B-39 Yard 196 Leningrad 641 9 February 1967 15 April 1967 5 July 1994 Museum, San Diego, California, USA
B-440 Yard 196 Leningrad 641 1 June 1970 16 September 1970 1999 Museum, Vytegra, Russia
B-435 Yard 196 Leningrad 641 24 March 1970 29 May 1970 Unknown As U-01 "Zaporizhiya" in the Ukraine
B-9 Yard 196 Leningrad 641 26 December 1964 31 March 1965 17 July 1997 -
B-4 Yard 196 Leningrad 641 14 June 1960 3 October 1960 24 June 1991 -
B-57 Yard 196 Leningrad 641 23 April 1959 15 August 1959 24 June 1991 -
B-7 Yard 196 Leningrad 641 14 April 1961 29 June 1961 19 April 1990 -
B-21 Yard 196 Leningrad 641 29 October 1964 16 February 1965 3 July 1995 Decommissioned for scrapping
B-26 Yard 196 Leningrad 641 6 May 1965 10 August 1965 24 June 1991 -
B-28 Yard 196 Leningrad 641 24 May 1965 10 August 1965 30 June 1993 -
B-34 Yard 196 Leningrad 641 13 August 1965 16 November 1965 24 June 1991 -
B-40 Yard 196 Leningrad 641 24 September 1965 16 November 1965 30 June 1993 -
B-29 Yard 196 Leningrad 641 25 March 1966 20 May 1966 2003 1988 Renamed 293 Dzik
B-41 Yard 196 Leningrad 641 7 April 1966 20 May 1966 24 August 1993 -
B-46 Yard 196 Leningrad 641 13 August 1966 24 December 1966 30 June 1993 -
B-49 Yard 196 Leningrad 641 12 October 1966 24 December 1966 31 December 1993 Museum, Rochester, Kent, England
B-397 Yard 196 Leningrad 641 7 May 1967 22 August 1967 30 June 1993 -
B-400 Yard 196 Leningrad 641 29 May 1967 22 August 1967 24 September 1991 -
B-413 Yard 196 Leningrad 641 28 June 1968 7 October 1968 1999 Museum, Kaliningrad, Russia
B-416 Yard 196 Leningrad 641 18 July 1968 25 February 1969 3 July 1992 -
B-213 Yard 196 Leningrad 641 1 October 1969 20 January 1970 30 June 1993 -
B-409 Yard 196 Leningrad 641 18 December 1970 2 March 1971 30 June 1993 -

Operators[edit]

Most saw service in the Soviet Navy. Foxtrots were also built for the Indian Navy (eight units, from 1967 to 1974), Libyan (six units, from 1978 to 1980), and Cuban (six units, from 1978 to 1983) navies. Some Soviet Foxtrots later saw service in the Polish and Ukrainian navies.

On display[edit]

Several Foxtrots are on display as museums around the world, including:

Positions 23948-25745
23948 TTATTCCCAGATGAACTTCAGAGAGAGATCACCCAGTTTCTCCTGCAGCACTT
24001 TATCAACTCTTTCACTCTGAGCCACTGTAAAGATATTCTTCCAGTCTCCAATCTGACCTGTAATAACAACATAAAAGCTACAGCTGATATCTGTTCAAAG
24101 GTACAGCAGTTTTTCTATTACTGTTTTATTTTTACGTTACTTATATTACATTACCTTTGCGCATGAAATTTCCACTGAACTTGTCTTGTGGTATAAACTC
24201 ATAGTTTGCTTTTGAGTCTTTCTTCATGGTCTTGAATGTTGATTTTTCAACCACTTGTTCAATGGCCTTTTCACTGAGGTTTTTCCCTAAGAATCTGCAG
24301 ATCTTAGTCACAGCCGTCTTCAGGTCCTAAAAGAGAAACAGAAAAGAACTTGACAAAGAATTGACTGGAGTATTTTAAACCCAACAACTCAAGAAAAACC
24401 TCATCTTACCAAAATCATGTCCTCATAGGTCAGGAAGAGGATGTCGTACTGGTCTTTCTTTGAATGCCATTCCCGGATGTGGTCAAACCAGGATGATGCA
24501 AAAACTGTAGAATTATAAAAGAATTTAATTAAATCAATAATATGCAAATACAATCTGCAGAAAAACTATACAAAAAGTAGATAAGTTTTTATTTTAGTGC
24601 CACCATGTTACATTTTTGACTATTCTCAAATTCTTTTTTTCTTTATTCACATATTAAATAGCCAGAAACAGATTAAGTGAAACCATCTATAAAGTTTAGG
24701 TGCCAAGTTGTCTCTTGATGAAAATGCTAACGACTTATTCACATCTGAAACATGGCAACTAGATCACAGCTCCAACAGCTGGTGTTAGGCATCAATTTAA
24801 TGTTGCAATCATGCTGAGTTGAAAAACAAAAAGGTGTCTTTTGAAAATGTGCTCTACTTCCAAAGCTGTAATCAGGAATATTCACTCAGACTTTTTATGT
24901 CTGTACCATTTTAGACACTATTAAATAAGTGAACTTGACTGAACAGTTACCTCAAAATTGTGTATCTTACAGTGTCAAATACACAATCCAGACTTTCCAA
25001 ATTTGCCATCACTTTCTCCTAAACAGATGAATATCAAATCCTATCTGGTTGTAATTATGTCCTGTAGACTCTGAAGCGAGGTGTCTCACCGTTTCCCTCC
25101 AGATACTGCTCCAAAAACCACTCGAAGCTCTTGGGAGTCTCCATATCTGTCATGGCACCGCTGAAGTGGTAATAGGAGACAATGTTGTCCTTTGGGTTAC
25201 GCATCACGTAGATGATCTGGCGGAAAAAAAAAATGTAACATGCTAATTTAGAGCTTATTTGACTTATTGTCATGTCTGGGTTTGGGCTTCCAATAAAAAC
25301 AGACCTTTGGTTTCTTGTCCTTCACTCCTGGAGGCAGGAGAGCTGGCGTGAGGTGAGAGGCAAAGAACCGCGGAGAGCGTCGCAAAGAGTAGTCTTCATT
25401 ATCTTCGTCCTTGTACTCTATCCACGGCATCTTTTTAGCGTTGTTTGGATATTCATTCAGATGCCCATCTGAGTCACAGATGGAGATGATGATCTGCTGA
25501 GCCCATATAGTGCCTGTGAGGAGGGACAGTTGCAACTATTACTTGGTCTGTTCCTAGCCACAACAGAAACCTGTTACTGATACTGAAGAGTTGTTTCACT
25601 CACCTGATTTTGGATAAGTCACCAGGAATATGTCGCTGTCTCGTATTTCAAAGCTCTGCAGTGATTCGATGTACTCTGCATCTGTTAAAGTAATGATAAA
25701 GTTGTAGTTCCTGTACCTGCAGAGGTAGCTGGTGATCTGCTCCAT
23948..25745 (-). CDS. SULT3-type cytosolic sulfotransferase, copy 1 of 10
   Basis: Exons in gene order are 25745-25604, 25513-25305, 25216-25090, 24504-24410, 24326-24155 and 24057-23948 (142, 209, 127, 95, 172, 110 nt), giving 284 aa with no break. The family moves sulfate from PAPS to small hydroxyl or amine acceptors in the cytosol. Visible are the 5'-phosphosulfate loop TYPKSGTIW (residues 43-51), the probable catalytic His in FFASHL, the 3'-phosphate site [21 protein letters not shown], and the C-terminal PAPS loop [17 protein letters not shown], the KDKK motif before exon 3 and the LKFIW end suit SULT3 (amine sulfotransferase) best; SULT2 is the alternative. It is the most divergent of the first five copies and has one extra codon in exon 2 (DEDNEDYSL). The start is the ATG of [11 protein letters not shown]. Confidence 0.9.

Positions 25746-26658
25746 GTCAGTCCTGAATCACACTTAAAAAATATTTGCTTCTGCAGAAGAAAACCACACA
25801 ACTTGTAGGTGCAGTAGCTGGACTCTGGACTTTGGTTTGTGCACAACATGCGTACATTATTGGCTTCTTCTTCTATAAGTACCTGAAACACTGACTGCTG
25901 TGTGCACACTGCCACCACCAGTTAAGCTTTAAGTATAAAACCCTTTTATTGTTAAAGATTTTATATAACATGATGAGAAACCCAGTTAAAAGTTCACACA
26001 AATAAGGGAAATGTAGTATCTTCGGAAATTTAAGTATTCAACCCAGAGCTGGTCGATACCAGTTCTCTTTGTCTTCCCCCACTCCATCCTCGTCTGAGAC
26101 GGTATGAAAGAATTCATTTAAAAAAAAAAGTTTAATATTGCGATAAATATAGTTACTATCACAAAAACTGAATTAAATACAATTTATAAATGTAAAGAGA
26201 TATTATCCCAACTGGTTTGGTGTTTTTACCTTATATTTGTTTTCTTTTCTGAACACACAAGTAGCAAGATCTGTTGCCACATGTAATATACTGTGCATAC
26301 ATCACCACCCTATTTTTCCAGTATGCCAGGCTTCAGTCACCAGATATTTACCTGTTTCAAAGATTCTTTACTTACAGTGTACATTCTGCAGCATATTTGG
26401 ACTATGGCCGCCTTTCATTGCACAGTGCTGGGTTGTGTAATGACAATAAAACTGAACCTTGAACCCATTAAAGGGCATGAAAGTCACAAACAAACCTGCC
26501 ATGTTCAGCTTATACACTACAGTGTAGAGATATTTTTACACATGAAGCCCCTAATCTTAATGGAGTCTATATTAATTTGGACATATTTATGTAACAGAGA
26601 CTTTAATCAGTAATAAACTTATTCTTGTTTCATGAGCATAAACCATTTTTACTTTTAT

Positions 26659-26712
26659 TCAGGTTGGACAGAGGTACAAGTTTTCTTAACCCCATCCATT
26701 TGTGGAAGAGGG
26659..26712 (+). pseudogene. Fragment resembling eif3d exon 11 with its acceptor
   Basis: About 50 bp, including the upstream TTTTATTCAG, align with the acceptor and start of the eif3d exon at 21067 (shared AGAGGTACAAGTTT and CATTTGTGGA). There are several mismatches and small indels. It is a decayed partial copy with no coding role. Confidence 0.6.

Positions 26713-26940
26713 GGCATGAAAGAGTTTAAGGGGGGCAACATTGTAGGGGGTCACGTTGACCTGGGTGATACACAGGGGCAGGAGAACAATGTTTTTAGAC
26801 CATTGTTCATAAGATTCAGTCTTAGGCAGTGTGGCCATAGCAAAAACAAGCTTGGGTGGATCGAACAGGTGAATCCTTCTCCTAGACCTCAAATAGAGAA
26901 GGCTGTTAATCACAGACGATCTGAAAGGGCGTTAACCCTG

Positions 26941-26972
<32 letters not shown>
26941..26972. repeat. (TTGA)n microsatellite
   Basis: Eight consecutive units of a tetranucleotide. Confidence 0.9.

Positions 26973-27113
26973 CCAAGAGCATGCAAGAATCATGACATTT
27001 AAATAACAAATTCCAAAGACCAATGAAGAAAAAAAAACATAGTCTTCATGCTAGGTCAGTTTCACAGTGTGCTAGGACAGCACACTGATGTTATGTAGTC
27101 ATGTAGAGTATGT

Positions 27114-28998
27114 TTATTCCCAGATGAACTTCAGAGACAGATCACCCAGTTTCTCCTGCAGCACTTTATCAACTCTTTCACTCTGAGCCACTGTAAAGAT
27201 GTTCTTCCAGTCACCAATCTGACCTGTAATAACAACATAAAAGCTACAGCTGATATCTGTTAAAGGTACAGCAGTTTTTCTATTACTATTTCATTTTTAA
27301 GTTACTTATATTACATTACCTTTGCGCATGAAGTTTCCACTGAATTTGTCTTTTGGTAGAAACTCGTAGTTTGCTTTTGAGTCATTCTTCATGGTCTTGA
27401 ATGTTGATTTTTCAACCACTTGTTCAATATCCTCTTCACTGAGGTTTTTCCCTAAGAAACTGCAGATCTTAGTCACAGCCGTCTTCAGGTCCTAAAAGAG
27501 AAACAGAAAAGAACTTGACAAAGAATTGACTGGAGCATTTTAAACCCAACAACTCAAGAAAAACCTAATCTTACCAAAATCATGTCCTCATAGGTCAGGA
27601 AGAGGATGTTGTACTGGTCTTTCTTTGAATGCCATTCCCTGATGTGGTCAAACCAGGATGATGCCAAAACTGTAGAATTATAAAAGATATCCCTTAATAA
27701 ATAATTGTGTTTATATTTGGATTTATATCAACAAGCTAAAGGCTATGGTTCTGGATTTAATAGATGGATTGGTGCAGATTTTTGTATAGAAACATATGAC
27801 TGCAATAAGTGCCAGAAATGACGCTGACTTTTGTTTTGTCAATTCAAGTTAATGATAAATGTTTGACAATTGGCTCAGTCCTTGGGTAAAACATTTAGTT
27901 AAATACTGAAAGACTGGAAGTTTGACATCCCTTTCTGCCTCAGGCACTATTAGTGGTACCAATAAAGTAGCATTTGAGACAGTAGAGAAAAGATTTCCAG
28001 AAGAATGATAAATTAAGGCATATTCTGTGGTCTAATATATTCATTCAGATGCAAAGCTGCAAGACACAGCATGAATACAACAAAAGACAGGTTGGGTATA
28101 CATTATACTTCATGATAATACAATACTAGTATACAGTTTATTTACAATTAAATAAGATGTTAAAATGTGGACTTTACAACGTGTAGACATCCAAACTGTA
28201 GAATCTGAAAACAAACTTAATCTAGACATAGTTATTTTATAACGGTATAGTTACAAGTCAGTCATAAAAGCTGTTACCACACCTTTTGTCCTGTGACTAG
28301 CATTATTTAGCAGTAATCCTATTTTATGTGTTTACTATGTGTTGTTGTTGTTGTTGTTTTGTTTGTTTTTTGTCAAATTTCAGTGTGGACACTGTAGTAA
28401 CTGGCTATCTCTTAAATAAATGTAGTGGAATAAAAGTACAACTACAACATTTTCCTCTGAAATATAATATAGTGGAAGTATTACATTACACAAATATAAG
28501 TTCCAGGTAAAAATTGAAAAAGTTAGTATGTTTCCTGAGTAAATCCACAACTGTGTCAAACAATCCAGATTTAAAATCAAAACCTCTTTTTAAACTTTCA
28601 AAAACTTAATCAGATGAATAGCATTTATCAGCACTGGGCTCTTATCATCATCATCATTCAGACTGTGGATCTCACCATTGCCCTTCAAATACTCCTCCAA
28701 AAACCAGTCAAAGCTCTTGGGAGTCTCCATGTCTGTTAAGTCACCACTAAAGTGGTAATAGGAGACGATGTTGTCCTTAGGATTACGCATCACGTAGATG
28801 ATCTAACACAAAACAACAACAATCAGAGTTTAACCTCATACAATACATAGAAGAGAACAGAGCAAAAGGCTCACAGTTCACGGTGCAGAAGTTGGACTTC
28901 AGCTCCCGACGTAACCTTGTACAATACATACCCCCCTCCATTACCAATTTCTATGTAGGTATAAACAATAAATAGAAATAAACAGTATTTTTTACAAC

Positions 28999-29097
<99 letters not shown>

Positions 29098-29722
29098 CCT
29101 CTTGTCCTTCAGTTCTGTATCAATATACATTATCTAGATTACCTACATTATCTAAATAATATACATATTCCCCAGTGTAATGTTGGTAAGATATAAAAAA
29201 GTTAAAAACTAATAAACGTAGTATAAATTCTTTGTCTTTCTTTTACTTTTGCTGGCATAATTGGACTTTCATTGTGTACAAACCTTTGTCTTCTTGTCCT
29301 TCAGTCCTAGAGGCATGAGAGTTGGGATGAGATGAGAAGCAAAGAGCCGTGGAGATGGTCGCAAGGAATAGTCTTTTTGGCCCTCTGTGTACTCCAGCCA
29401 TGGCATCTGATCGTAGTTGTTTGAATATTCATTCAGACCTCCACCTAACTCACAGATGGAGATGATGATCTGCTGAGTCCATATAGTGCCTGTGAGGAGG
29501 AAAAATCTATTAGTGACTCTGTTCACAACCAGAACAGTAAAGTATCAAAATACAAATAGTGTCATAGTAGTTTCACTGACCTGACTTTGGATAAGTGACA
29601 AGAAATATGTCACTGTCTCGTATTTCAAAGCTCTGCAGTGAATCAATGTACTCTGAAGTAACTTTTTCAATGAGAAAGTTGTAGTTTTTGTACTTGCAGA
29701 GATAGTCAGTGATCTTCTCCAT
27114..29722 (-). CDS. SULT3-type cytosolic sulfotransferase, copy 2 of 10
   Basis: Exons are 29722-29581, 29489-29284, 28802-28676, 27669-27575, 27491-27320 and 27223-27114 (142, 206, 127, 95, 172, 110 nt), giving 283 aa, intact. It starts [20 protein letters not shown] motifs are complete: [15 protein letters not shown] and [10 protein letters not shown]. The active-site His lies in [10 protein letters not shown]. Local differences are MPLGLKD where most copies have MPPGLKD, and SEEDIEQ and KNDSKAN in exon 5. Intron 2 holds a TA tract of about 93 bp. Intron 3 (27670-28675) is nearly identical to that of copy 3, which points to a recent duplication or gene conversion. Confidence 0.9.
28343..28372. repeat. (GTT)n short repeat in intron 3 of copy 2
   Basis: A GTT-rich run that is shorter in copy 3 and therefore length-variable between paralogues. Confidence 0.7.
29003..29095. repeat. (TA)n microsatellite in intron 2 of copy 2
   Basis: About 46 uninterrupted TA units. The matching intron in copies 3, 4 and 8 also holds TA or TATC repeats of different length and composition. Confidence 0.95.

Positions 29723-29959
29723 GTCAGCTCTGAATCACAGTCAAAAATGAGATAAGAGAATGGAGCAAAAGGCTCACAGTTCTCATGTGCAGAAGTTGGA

References[edit]

  1. ^ a b c d e Korabli VMF SSSR, Vol. 1, Part 2, Yu. Apalkov, Sankt Peterburg, 2003, ISBN 5-8172-0072-4
  2. ^ "Russian Navy". Fas.org. 2008-05-30. Retrieved 2011-12-29.
  3. ^ http://www.deepstorm.ru/DeepStorm.files/45-92/dts/641/list.htm
  4. ^ In Sevastopol celebrated the anniversary of including the great submarine "Zaporizhia" to the fleet as combat ready (У Севастополі відзначили річницю прийняття великого підводного човна “Запоріжжя” до бойового складу флоту). Ministry of Defence of Ukraine. 21 January 2013
  5. ^ http://www.nbcnews.com/storyline/ukraine-crisis/ukrainian-sailors-surrender-submarine-russian-navy-n59451
  6. ^ Cold War Submarines, Polmar & Moore, Brassey's Inc., Washington, D.C. 2004; Podvodnye Lodki Kholodnoy Voyny, OAO SPMBM Malakhit, Sankt Peterburg, 2011
  7. ^ All photos taken inside museum ship acknowledged to User:Mario52
  8. ^ Navy decommissions last Kalvari-class submarine INS Vagli
  9. ^ "Submarine forces (Libya), Submarines - Submarine forces". Janes. Nov 10, 2010. Retrieved 11 March 2011.
  10. ^ http://www.focus-wtv.be/nieuws/museumduikboot-verdwijnt-uit-zeebrugge
  11. ^ Подводная лодка Б-440 (Submarine B-444) (in Russian)
  • Miller, David (2002). The Illustrated Directory of Submarines of the World. London: Salamander Books. ISBN 1-84065-375-2.
  • А.Б. Широкорад: Советские подводные лодки послевоенной постройки (A.B. Shirokorad: Sowjet Submarines built after WWII) Moscow, 1997, ISBN 5-85139-019-0 (Russian)
  • Y. Apalkow: Корабли ВМФ СССР. Многоцелевые ПЛ и ПЛ спецназначания ("Ships of the USSR - Multi-purpose submarines and Special submarines"), St Petersburg, 2003, ISBN 5-8172-0069-4 (Russian)

External links[edit]